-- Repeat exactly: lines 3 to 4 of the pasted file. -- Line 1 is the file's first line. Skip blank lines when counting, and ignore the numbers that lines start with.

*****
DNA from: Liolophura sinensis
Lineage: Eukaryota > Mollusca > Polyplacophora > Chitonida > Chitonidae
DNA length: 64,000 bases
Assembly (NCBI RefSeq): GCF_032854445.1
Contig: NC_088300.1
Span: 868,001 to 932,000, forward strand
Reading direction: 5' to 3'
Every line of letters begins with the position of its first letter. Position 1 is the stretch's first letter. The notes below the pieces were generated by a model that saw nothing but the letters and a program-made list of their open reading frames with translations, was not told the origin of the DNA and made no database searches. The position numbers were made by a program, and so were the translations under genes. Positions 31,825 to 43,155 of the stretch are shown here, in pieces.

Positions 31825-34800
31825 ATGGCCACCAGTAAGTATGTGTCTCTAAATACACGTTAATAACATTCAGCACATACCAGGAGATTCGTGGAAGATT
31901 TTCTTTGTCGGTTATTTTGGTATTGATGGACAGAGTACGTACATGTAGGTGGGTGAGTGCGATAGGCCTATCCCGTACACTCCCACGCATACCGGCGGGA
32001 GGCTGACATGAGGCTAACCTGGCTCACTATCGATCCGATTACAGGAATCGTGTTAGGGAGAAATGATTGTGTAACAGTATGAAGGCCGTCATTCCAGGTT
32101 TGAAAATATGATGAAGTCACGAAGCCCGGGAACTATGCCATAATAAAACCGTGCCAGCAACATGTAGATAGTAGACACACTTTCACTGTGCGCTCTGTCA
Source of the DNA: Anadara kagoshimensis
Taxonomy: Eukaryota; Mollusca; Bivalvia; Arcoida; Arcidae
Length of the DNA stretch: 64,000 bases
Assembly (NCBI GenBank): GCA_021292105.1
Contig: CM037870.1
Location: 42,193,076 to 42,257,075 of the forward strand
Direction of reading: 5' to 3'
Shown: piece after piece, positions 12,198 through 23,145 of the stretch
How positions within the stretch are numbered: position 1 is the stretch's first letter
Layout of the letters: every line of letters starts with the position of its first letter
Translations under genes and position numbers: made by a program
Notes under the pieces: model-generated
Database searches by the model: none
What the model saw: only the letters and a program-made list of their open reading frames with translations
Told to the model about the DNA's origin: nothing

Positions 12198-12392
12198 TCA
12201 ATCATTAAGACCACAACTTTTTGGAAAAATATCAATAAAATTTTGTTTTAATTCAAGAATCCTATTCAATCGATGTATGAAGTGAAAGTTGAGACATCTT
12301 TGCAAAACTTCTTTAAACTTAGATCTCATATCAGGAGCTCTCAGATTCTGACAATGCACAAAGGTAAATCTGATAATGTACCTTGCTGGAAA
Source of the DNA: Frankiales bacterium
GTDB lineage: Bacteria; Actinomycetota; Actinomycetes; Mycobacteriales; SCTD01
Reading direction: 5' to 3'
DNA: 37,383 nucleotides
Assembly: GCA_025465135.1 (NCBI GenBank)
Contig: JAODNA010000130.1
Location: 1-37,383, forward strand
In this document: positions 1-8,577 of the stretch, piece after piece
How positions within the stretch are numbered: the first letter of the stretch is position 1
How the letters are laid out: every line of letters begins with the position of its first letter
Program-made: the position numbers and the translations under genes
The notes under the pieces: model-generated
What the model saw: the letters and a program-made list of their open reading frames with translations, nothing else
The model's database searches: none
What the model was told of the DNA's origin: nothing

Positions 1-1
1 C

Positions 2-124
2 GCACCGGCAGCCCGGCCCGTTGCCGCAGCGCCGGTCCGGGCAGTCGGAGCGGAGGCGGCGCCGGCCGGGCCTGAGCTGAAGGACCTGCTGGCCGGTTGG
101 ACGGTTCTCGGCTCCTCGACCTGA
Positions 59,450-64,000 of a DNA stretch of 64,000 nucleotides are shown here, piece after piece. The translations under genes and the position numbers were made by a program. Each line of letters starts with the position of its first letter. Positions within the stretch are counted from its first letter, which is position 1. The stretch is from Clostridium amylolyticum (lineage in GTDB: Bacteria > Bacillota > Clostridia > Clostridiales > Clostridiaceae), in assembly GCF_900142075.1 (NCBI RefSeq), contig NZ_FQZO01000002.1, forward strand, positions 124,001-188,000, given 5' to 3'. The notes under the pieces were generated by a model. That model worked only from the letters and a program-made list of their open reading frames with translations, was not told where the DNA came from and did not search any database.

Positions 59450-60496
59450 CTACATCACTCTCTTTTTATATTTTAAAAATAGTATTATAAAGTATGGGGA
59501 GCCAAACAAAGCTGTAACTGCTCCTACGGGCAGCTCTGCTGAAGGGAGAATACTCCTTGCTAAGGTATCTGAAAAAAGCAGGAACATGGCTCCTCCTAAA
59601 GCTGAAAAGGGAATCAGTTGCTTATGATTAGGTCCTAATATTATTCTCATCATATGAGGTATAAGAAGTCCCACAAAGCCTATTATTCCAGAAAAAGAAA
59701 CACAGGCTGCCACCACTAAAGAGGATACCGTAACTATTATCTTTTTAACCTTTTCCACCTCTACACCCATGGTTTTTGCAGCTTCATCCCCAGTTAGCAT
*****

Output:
DNA length: 64,000 bases
Assembly (NCBI RefSeq): GCF_032854445.1